It is now “assignment-season” in the Province. Today I see fresh faces gracing Santo Domingo and miss the usual ones who left as soon as they received their new posting. In the midst of this traffic of coming and going, I stay in my usual place. Standing like a watchman, I welcome those who are arriving and send off those who are leaving Santo Domingo. Should I feel sorry for myself for being left alone by this merry-go-round? Not at all. In Santo Domingo, I am moving without being moved. The missionary call to preach keeps me on my toes and leads me to read the signs of the times on the faces of people with whom the Spirit has brought me to share the power of his word. I might not be able to describe adequately amazing places on earth. The glory that was Rome nor the loveliness of Paris left no indelible marks in my memory but encounters with people were etched in my consciousness as though they just happened yesterday. The latest instance is my recent sojourn in Seoul, South Korea. Invited to facilitate a weeklong dialogue among young Dominicans in the Asia-Pacific Region, I squeezed this program into my tight-packed schedule in the Philippines. From Manila to Seoul, then back again is the only itinerary my schedule can allow me for what could have been a much needed leisure in South Korea. My trip is “business as usual” after all. So, what more will I expect? I tried to console myself with the thought that I had been all too familiar with the historical places of my interest in South Korea. An avid fan of Korean telenovelas, I hardly missed episodes of epic dramas of adventure, romance and politics in Korea during the classical period of Joseon and Goryeon dynasties. I have resigned myself to this vicarious enjoyment of Korea until some bright idea entered into the mind of our gracious host. On the night before I left for Manila, the Korean Dominican Community invited me to an evening cruise of Han River. This river snaking along the main thoroughfares of Seoul is so strategically located and historically loaded that in just one evening I had the vision of Korea in a nutshell. But more than this new acquisition of historical knowledge, I likewise had a review of the salient points of the personal story of my itinerancy. Right on the table where I enjoyed the sights and sounds of Seoul in that evening ferry, were seated beside me two landmarks of my itinerancy: Fr. Javier Arrazola, OP, and Fr. Thomas Bae, OP. Fr. Javier is a pioneer missionary of Korea, having stayed there since the beginning of our Dominican presence more than twenty- five years ago. Before Korea, he lived in our own University of Santo Tomas (UST) distinguishing himself as a much beloved rector of its Central Seminary for so many years. As a young postulant, I was privileged to have him as one of my mentors. More than the academics, he had taught me through his examples how to harmonize firmness and gentleness in a well-balanced personality. Fr. Thomas, on the other hand, is the superior of all Dominicans living and working in South Korea. He was under my charge as his Master of Students during his formative phase as a theology student of UST. Patient and hardworking, he already showed himself a leader in action more than in word during those years.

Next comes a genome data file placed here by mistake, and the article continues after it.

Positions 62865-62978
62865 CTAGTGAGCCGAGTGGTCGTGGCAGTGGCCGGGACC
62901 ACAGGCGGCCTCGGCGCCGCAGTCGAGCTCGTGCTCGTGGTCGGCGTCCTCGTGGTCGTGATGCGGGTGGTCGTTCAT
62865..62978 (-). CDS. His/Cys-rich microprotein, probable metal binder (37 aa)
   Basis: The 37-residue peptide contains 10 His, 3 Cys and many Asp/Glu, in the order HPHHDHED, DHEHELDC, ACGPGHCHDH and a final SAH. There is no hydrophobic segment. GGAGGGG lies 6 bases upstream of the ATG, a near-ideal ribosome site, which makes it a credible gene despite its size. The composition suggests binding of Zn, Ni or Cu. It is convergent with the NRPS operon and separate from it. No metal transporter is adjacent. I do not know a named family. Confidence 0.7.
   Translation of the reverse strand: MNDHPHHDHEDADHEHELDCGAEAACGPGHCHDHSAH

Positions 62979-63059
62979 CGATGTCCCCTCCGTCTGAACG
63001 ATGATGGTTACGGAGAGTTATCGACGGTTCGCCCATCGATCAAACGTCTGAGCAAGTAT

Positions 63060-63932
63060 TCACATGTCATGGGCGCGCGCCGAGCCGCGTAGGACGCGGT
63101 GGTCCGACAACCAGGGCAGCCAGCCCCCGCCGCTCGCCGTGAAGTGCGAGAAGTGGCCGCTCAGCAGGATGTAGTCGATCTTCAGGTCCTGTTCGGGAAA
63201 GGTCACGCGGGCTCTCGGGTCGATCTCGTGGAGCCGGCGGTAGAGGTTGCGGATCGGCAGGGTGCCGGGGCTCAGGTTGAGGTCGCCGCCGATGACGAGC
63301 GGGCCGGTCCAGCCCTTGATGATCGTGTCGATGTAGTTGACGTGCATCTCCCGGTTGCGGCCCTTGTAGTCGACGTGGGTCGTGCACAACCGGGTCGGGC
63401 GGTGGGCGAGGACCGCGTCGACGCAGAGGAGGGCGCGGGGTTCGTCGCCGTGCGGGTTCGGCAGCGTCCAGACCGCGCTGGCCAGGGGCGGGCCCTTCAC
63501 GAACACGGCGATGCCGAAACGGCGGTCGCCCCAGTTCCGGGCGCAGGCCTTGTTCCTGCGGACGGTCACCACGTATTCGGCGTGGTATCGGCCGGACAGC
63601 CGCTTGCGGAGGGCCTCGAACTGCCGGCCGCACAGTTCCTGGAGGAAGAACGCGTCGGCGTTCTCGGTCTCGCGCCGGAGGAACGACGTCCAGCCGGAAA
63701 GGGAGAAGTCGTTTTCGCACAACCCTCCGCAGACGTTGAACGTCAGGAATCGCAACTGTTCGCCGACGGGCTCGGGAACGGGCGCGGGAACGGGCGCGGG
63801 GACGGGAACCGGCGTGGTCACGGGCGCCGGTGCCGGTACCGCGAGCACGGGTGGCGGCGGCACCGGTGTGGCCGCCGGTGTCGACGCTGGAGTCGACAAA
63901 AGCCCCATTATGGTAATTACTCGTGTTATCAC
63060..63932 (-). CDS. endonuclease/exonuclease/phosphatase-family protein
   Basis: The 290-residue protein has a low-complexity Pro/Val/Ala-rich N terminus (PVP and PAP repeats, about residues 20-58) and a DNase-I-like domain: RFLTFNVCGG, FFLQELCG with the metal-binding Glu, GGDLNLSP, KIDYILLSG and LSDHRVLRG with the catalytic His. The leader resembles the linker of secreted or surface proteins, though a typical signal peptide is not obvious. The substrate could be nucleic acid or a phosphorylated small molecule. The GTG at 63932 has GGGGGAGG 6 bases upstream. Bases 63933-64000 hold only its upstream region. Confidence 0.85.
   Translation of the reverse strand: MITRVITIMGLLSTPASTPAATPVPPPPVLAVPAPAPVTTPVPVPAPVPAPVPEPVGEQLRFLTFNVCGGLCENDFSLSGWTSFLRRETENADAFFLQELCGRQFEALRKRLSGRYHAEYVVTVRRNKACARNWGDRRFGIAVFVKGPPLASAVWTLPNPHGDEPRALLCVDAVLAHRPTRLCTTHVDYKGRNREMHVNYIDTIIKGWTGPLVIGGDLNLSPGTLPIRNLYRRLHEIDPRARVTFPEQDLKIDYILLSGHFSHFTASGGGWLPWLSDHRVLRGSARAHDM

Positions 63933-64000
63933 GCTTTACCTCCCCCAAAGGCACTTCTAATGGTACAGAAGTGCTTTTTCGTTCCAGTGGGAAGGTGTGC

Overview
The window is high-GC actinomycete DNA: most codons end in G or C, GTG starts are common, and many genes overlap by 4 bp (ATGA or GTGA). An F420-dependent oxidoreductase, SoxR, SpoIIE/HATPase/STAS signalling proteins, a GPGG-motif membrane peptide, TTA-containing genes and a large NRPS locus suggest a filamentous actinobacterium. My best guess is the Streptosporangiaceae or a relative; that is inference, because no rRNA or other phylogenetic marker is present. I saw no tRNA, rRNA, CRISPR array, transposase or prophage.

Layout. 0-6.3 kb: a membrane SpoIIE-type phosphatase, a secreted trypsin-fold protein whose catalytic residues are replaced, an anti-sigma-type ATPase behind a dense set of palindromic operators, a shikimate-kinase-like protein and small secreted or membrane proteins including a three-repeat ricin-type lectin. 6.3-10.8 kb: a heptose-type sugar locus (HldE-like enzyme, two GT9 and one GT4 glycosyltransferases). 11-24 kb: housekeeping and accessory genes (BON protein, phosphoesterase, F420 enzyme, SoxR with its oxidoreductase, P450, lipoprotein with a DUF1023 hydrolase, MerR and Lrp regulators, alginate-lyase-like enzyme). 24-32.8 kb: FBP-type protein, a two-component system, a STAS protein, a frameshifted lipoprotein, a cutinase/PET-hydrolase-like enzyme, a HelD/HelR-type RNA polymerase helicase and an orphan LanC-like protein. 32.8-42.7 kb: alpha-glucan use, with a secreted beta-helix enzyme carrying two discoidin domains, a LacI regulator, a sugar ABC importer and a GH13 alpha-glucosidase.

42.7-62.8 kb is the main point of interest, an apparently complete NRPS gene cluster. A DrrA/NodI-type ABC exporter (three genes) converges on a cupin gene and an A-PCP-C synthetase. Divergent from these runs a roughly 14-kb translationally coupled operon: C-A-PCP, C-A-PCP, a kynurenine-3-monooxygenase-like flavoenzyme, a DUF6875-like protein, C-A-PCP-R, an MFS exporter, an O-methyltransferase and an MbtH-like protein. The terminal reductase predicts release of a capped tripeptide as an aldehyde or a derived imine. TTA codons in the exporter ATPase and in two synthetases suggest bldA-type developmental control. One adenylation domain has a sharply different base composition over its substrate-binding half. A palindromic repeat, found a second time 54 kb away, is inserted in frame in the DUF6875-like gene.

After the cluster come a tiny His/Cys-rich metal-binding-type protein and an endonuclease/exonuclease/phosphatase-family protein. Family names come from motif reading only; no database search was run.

I returned to Manila the next day with nothing but the memory of that evening cruise. That memory though is for me everything. It marks the distance my itinerancy has taken me so far. Han River ceases to be just a river. It is alive and as it keeps flowing, it brings along everything that enjoys its course until it merges with the ocean where limits and boundaries are no more. The promise of Han River is the promise of itinerancy:

Follow the bidding of the Spirit. Take courage. Cut off the knot and sail to the unknown. Surely God is waiting for us …. somewhere. 

By Br. Enrico D. Gonzales, OP